Collecting and appreciating the Criterion label and the hundreds of works of art it represents is something that a fair amount of film lovers do. Many people do it indirectly, often in the auspices of generating a healthy disc collection that include many other labels on the shelf. Collecting all of the titles in the Criterion Canon can get you disinvited from a lot of parties that normal people go to. You can also get a lot of blank stares from family and friends, as well as a generous dollop of derision from film lovers on the Internet who mistakenly castigate you for being a collector above film appreciation.
Being a Completionist will always be a marriage of two things: love of quality film and the strong desire to collect something. As with any marriage, there are things that you need to come to terms with and accept. A Completionist deals with disparities all the time.
On the one hand, a love of film allows you to have this on your shelf:
On the other, a Completionist owns this:
So how does one classify and/or become a Completionist? While I’d like to draw a line in the sand and say you must have every edition of every disc of every format to be sanctioned, that would disqualify me and I’d have to hand this blog over to some other Obsessive Compulsive. Over on my Facebook Group, we’ve come up with a few definitions for varying levels of Completionists. Obviously you can draw Venn diagrams all through this stuff and find yourself in various groupings, if you’re into that sort of thing.
The connoisseur is very aware of the Criterion Collection and loves many of the movies and what the label stands for. In the good old days of 2012 and prior, this person rented a lot of CC discs from Netflix and the like, typically keeping them long enough to watch the movie, listen to the commentary, and plow through the supplements before tossing the disc back in the post.
In 2015 the connoisseur is still alive and seeking titles. However, the best bet for this is going to be Hulu. Great movies but very few supplements. That last statement is still the best argument for physical media I will ever hear.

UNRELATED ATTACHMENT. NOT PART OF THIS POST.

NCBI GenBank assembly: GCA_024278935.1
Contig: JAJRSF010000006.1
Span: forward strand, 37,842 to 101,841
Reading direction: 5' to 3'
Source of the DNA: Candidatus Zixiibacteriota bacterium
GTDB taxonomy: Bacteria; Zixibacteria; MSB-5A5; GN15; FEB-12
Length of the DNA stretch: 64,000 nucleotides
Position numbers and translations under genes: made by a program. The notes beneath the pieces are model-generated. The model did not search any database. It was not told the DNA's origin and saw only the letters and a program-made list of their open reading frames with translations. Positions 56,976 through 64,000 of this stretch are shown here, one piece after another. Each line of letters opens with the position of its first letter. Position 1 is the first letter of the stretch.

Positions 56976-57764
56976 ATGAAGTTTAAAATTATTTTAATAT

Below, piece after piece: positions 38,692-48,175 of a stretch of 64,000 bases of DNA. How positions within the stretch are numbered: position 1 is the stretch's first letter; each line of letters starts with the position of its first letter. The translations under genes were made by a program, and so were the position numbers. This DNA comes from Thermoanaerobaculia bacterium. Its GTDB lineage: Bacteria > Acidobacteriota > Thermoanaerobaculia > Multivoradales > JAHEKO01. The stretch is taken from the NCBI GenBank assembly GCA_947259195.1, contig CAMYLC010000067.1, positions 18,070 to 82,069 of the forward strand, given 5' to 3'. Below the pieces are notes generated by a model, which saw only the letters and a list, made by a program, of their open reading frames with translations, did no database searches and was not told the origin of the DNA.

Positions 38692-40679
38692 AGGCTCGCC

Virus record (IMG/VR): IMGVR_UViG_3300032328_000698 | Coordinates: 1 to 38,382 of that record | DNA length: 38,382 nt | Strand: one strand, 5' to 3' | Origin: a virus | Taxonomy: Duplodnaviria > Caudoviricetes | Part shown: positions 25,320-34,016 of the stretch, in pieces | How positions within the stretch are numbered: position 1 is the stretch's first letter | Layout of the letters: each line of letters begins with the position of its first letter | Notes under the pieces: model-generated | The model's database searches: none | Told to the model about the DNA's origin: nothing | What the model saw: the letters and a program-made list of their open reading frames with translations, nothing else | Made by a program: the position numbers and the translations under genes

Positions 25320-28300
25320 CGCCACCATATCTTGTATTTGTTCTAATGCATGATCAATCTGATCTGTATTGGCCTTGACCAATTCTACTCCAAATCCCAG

Hundreds of films for 8 bucks a month. Some discs are not represented, but there are hundreds more that aren’t on disc to more than make up for that. The connoisseur collects films alright, but only in his or her head (or maybe on a spreadsheet).
This is where things start to get interesting, and spendy, and sorta weird, and really quite wonderful.
What kind of collectors can there be? Mix-and-match at will:
- Laser Disc – This collector has a closet in the basement full of these 12″ discs from CC’s first golden period of 1984-1998. Anywhere from 1 disc to 300+ just itching to be played one more time. Bonus points for them all being in mylar sleeves.
- DVD – This collector got in during the heady decade of the format. Dozens if not hundreds of these discs still sit on the media shelves. Typically mixed in with all the other non-CC discs, but definite bonus points for spine number adherence.
- Blu-ray– The truly modern collector. Many people consider themselves Criterion Complete from a Blu standpoint exclusively. I like these people. They find a manageable subset and make it happen. Fulfills a collecting bug while having some really amazing art at their constant disposal.
And now, the reason we are all here. The beautiful world that could only be described by a made up word. I truly hate the words nerd and geek, but it certainly is the reasonable equivalent to Completionist. For the purposes of my own self-aggrandizement, I see two very distinct categories here:
- Every Last Edition of Every Disc of Every Format – I’m not sure I’ve ever met one of these. This involves a level of focus, intensity, and cash reserves that cannot have the best ROI from any measure. This means you have every laser disc (CLV AND CAV), every DVD and its Blu equivalent or upgrade, every title from the ESSENTIAL ART HOUSE line, every Merchant Ivory Collection disc, the Criterion Television line, the flippin’ VHS TAPES for Pete’s sake, the Janus 50 films book/set (even though you have most of them already), the Kurosawa box (even though you have most of them already), and maybe even the Voyager and HVe discs for good measure. If this is you please, please comment below, I want to know you and pick your brain.
- The Best Version – This is me. This category makes me happy. It allows a reasonable interpretation of the Completionist mantra that makes sense in my mind. In my world, you focus on the titles before the spines or format. By starting with a list of titles that Criterion has released since 1984 and only getting the best version, you have a manageable and very workable situation that is very satisfying for both the love of film and the collecting obsession. In this scenario, Criterion has about 1500 titles available to me. These are then collected in the best available format whether that is laser disc, digital versatile disc, blu-ray, Hulu or iTunes. DVD is upgraded to Blu? Get rid of the DVD. Laser disc title makes it to DVD or Blu? Get rid of the LD. There are always tweaks and decisions to be made with an individual title, but it is a very workable framework
I’m still about 100 laser discs away from this style of Criterion Completion, but until then, I fit all sorts of categories above. Where are you at? Comment below and let me know. I bet there are other definitions that I haven’t even thought of. I’d love to add to the categories over time.